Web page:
Generally, Blood Dragon works, both as an action game and as an affectionate, slightly one-joke nostalgia trip. It’s relatively short length isn’t too much of a problem given the low, download-only price tag. However, it has a minor problem in that, as an action-packed, streamlined Far Cry 3, it really needed to be all killer, no filler. Unfortunately, it’s not.
The missions are the biggest problem. Too many take place in similar-looking bases and laboratories, and neither the design nor the enemy AI are smart enough to make you feel like you’re seeing something new or really being challenged.
You also get ludicrously powerful by the end of the game, which is a lot of fun on one level but a bit unsatisfying on another. Don’t get us wrong; there are some superb stretches and a handful of inspired set-pieces - particularly towards the climax - but this isn’t always Far Cry at its best.
Visually it’s not all that stunning either. Far Cry 3’s sunshine, sea and jungle aesthetic made the most of a pretty stunning engine, but Blood Dragon’s continual darkness and overblown neon pinks don’t really do it justice, and neither do the generic troops, dull interiors or poorly-modelled dragons. It’s hard to say whether the B-grade look is intentional in a Tarantino’s Grindhouse way or not, but it certainly doesn’t always look good.
Meanwhile, there is something a bit juvenile and limited about the humour. It’s hard to suppress a chortle at some of the insults, abuse and post-fatality one-liners, but some of the repeated lines get stale pretty fast, and the swearing loses impact with exposure - even with the rudest word in English trotted out. What’s more, your mileage will probably vary depending on your memories (if any) of the eighties and the movies and video games of the period.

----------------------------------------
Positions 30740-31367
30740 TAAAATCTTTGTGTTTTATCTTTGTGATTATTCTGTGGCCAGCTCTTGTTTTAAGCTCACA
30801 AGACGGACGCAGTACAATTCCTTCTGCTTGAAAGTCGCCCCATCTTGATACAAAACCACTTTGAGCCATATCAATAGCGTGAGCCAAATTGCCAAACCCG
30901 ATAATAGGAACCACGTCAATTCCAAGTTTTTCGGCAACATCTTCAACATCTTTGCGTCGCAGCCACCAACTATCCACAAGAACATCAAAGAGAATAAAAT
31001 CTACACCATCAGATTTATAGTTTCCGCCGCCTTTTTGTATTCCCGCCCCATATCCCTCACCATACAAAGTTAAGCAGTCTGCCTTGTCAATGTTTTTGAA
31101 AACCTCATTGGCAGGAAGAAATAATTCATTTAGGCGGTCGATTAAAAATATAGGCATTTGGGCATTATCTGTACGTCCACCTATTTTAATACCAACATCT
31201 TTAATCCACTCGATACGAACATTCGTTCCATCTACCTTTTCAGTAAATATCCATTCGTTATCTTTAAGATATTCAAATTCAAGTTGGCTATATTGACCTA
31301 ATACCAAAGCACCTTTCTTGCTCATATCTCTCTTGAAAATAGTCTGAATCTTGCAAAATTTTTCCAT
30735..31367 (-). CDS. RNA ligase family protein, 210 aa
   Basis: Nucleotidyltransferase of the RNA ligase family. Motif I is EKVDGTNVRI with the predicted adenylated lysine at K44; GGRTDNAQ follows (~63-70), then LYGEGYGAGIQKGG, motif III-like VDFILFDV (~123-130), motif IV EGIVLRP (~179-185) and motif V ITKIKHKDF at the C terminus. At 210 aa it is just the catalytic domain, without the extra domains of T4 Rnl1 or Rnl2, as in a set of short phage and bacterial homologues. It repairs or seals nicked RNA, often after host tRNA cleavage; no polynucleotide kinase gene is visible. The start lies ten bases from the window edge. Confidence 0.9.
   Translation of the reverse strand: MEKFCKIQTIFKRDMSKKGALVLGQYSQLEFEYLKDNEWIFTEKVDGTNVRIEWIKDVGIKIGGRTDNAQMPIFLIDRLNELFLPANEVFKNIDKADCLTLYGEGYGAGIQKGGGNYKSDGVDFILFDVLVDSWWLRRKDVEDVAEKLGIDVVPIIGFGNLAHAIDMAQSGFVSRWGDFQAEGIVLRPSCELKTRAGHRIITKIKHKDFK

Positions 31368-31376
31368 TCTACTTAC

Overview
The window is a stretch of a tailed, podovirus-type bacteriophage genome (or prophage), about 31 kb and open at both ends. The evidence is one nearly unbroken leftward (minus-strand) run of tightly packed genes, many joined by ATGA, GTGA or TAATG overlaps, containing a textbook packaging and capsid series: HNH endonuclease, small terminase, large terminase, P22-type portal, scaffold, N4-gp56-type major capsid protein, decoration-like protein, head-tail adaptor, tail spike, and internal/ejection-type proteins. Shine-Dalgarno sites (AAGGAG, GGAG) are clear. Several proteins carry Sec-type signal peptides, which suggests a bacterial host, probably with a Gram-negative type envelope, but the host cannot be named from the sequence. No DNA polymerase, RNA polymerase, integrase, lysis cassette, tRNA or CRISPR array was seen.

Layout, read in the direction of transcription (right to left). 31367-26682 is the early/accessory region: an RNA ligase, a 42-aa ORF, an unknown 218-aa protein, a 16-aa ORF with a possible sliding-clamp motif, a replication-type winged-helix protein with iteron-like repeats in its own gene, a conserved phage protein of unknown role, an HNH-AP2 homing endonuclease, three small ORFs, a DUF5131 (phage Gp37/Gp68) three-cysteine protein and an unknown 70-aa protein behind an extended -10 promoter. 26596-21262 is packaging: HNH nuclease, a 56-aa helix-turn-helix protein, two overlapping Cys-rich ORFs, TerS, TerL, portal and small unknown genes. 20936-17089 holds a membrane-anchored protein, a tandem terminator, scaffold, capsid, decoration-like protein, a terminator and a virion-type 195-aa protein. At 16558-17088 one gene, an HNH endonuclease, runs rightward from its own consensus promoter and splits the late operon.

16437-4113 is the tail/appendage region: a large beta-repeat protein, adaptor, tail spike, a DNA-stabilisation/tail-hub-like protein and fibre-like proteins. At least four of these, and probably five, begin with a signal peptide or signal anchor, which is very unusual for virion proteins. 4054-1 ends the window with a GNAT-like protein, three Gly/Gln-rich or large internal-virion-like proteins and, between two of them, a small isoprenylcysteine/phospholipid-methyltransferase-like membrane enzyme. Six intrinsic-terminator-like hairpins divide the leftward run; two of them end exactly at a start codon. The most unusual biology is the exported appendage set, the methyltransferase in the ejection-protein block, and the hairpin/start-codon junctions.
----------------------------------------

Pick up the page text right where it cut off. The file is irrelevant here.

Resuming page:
In other words, you might play Far Cry 3: Blood Dragon and split your sides, or you might find the whole thing leaves you unexpectedly cold. All the same, it’s great to see such a big-name publisher taking risks on this level, putting out a spin-off game that doesn’t simply rework the assets and throw in a couple of new weapons, but that takes the game in a whole new stylistic direction.
Please, developers of the world, give us more along the same lines. Stop the endless riffing on the same Hollywood blockbusters. Look outside other games for inspiration. Bring us the B-movies of yesteryear. Bring us 1930s serials, fifties sci-fi, sixties art movies and seventies exploitation. Only, make it a little more consistent and brilliant next time around.
Far Cry 3: Blood Dragon isn’t quite as brilliant or hilarious as it thinks it is, and the seven hour running time sees the joke and the gameplay stretched fairly thin. It’s foul-mouthed, gratuitously violent and sometimes shabby looking. Yet it’s still a lot of fun, with some fabulous gung-ho action, an excellent soundtrack and a clutch of fantastic one-liners. At the end of the day it’s a lovable direct to video game at a lovable direct to video price, only the most po-faced misery guts wouldn’t find it entertaining.